Atomic absorption spectroscopy (AAS) is an analysis technique used for elemental analysis. It measures the absorbing power of a sample when the light of different wavelengths is passed through it.
This technique was developed to make analytical measurements easier, faster, and with better results. Today, the multiple uses for AAS have resulted in worldwide acceptance and increased popularity.
Agilent atomic absorption spectroscopy can provide what you need if you value a discovery that can advance environmental goals. Read to learn more about its history and applications.
Origin of AAS
In 1672, Isaac Newton discovered that sunlight could be divided into colors after passing through a prism. He explained how the light looked when it was scattered, and the idea of spectroscopy came up.
Aside from the colors, blacklines in the spectrum were observed by William Hyde Wollaston in 1802. In 1820, David Brewster said that the sun’s atmosphere absorbed light.
Robert Bunsen and Gustav Kirchhoff both studied the sodium spectrum. They discovered that each element has a distinct spectrum that may be utilized to recognize the vapor phase.
Alan Walsh significantly enhanced the AAS techniques in 1953. He found applications for AAS that led manufacturers to release the first AAS spectrometers on the market.
As a field, atomic absorption spectroscopy has a history of ground-breaking development. This technique has changed how we see the world from its early versions to modern systems.
Applications of AAS
Atomic absorption spectroscopy is a method frequently used to identify individual elements in compounds. Look at some of the ways this method has been used:
The use of atomic absorption spectroscopy is a crucial instrument for the examination of metals. A procedure used to extract metals in their pure state is referred to as metallurgy. Non-destructive analytical methods like atomic absorption spectroscopy can be used to determine the purity of a metal. Samples are examined using atomic absorption spectrometers to ascertain the amount of metal present.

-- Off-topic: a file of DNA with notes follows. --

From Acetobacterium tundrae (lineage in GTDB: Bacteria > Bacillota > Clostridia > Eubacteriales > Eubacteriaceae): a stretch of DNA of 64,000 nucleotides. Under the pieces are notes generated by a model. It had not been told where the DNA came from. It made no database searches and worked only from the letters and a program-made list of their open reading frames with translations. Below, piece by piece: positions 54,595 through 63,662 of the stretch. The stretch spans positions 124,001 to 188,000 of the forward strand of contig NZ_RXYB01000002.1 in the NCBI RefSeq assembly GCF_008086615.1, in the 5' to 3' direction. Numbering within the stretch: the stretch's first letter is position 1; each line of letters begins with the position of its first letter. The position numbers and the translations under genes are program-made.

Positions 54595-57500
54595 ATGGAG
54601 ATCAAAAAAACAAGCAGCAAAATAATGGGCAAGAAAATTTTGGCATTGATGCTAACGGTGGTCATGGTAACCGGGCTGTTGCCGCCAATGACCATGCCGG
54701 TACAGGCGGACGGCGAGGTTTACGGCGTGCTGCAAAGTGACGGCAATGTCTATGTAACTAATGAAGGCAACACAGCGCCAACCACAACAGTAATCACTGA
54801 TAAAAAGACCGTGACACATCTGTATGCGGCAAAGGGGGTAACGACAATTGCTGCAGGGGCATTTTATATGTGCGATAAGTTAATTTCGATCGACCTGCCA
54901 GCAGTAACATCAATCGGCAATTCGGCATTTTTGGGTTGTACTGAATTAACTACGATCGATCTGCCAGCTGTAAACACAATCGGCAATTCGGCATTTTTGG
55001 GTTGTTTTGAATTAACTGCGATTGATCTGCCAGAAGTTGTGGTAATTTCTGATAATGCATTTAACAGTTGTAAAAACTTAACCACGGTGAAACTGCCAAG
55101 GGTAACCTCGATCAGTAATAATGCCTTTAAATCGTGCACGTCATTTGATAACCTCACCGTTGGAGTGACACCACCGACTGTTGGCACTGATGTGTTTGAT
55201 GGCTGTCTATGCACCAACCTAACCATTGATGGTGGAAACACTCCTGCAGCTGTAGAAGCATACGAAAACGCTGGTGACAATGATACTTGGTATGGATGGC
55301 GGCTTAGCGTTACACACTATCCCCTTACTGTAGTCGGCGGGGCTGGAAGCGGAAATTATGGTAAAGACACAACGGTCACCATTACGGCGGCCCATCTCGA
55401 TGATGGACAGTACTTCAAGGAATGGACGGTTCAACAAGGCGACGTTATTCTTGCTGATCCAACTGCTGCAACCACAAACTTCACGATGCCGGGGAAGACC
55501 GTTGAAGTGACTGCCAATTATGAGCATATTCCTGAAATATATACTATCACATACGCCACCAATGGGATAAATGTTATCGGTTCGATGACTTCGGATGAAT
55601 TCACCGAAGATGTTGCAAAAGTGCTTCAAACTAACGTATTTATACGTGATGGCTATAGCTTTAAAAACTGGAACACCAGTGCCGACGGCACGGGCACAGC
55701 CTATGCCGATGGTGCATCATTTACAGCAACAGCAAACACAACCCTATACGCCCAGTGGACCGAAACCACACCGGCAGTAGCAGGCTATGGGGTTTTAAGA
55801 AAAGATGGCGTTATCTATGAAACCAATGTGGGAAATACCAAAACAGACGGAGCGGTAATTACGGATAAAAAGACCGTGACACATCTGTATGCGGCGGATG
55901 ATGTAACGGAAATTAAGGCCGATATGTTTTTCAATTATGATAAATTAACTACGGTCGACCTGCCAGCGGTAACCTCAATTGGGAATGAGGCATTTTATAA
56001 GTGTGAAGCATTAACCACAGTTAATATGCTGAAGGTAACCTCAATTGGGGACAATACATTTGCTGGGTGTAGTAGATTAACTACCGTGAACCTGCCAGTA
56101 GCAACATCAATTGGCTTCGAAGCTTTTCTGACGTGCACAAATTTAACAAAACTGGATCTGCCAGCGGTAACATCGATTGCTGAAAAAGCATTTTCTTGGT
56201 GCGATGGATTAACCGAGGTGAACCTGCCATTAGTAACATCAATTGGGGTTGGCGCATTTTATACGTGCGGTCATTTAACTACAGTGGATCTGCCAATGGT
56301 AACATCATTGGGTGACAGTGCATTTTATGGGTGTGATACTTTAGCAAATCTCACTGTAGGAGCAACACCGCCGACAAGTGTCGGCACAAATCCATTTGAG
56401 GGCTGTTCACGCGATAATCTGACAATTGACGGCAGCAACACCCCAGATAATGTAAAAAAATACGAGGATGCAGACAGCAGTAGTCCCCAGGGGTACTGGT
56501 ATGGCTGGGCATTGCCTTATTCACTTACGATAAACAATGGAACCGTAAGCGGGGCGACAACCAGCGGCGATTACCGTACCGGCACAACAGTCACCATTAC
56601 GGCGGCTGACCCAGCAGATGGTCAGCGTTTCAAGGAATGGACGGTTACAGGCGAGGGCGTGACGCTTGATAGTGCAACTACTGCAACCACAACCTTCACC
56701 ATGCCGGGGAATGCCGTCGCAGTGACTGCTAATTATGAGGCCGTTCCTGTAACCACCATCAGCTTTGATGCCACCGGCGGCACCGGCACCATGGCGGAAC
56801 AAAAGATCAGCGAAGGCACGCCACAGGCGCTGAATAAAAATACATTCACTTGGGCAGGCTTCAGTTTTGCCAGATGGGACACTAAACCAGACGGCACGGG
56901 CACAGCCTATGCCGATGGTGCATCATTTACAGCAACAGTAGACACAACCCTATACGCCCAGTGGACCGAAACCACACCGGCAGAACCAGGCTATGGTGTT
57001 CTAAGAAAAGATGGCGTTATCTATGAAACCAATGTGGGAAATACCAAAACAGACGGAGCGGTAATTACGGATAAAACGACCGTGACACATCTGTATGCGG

2. Environmental Studies
A valuable technique for those conducting environmental investigations is atomic absorption spectroscopy. It can track radioactive fallout, count the number of trace elements in water samples, and assess the number of helpful elements like selenium, zinc, and manganese. Additionally, it can be used to find dangerous substances like lead or mercury.
3. Chemistry Research
Chemists can use it to identify the presence of various elements in samples, making it a helpful tool. This process of determining whether or not an unknown substance is known as qualitative analysis. The concentration of an element in a sample can also be determined using AAS. Because it provides an exact number for how much of each element is present in their sample, chemists find this technique useful.
4. Food and Agriculture
Food manufacturers use atomic absorption spectroscopy for a variety of purposes. One important application is testing for harmful metals, such as lead or arsenic. Other applications include examining food products for nutrients. AAS is also useful in studying plant fertilization and micronutrients in soils because it can detect certain elements in very small quantities.
This article provided information on the evolution of atomic absorption spectroscopy applications. The concentration of elements in a sample can be determined using atomic absorption spectroscopy by absorbing light at particular wavelengths. The method has significantly impacted the growth of numerous different sectors and has been widely applied in those fields.